Abstract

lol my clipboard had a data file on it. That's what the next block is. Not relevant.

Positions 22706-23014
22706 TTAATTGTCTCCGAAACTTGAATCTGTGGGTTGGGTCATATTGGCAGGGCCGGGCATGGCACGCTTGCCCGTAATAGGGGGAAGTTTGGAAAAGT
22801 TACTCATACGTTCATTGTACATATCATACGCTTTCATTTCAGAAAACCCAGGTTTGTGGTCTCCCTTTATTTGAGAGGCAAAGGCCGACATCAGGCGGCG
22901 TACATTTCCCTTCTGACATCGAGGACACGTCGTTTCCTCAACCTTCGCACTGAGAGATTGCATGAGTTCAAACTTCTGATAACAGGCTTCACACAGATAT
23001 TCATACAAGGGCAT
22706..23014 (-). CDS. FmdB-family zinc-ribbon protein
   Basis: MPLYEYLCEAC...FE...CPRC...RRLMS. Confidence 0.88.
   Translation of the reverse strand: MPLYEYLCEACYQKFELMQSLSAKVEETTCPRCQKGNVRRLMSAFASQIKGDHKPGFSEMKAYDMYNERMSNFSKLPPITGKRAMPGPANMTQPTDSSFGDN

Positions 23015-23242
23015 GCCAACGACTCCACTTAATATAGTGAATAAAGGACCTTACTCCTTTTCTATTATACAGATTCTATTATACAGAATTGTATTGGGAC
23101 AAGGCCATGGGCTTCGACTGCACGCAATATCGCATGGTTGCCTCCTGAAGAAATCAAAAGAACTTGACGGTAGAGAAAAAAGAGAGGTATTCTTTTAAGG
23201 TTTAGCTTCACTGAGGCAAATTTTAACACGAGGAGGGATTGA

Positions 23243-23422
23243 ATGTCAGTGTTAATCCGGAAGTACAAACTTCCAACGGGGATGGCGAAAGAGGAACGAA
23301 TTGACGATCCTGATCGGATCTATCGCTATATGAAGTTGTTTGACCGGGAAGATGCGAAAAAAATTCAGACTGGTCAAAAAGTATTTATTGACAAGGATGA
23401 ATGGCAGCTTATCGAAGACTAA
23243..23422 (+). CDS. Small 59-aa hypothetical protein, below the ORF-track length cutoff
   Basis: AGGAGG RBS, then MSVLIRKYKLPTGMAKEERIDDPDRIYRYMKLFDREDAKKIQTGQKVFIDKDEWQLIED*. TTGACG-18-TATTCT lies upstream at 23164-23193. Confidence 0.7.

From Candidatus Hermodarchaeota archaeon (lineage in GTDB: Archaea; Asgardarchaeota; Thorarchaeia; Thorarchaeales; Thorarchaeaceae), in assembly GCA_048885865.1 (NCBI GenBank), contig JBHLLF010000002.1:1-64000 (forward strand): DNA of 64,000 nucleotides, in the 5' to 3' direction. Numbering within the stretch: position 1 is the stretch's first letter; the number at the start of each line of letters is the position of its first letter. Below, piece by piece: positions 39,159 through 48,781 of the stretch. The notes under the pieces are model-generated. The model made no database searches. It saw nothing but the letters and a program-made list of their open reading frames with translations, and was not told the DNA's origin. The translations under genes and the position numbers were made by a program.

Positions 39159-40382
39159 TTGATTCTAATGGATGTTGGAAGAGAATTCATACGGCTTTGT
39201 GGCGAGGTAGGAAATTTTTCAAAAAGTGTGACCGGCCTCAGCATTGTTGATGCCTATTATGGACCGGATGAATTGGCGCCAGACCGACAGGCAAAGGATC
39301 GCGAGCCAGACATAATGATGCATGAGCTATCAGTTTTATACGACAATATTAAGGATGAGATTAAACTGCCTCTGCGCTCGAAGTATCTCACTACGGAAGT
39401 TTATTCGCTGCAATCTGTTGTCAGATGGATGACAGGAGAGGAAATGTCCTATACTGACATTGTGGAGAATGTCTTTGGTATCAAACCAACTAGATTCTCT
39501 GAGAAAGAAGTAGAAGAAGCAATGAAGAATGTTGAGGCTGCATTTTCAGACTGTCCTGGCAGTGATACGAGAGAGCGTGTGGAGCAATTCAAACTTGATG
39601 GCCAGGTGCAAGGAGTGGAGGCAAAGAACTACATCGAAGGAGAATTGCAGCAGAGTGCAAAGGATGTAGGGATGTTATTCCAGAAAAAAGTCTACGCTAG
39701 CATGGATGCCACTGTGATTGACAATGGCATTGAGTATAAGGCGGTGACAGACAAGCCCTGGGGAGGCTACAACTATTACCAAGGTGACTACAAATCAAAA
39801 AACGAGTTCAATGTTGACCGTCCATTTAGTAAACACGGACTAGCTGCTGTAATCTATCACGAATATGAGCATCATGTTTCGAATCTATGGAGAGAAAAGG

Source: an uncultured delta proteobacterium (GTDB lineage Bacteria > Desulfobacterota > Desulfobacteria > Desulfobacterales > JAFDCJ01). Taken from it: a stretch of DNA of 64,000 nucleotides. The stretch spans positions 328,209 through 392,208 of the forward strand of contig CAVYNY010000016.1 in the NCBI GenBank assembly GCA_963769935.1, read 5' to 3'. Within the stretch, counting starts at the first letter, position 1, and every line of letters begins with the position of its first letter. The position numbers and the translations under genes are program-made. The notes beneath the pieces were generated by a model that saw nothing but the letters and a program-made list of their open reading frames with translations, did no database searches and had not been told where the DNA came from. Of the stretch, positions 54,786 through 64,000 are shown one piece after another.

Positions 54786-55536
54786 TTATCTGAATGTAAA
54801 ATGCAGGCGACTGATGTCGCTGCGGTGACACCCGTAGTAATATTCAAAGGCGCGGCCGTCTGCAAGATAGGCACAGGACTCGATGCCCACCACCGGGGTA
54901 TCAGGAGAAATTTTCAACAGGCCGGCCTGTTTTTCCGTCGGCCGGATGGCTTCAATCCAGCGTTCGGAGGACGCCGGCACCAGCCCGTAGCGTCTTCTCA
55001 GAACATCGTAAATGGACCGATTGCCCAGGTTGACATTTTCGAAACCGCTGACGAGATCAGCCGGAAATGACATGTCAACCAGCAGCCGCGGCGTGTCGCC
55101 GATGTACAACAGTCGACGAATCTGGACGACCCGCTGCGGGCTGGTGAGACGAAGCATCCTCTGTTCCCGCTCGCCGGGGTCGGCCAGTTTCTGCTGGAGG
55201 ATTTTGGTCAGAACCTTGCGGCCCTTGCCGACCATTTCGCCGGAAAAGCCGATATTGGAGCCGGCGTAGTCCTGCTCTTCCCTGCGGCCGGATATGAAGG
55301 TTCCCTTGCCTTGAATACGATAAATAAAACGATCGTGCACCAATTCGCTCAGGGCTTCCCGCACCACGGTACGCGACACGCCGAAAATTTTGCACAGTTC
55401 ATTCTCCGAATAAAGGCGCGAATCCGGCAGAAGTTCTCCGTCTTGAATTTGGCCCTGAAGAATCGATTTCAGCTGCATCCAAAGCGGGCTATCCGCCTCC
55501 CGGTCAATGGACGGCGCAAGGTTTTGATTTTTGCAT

This paper studies price determination in pharmaceutical markets using data for 25 countries, six years and a comprehensive list of products from the MIDAS IMS database. We show that market power and the quality of the product has a significantly positive impact of prices. The nationality of the producer appears to have a small and often insignificant impact on prices, which suggests that countries which regulates prices have relatively little power to do it in a way that advances narrow national interest. We produce a theoretical explanation for this phenomenon based on the fact that low negotiated prices in a country would have a knock-on effect in other markets, and is thus strongly resisted by producers. Another key finding is that the U.S. has prices that are not significantly higher than those of countries with similar income levels. This, together with the former observation on the effect of the nationality of producers casts doubt on the ability of countries to pursue "free-riding" regulation.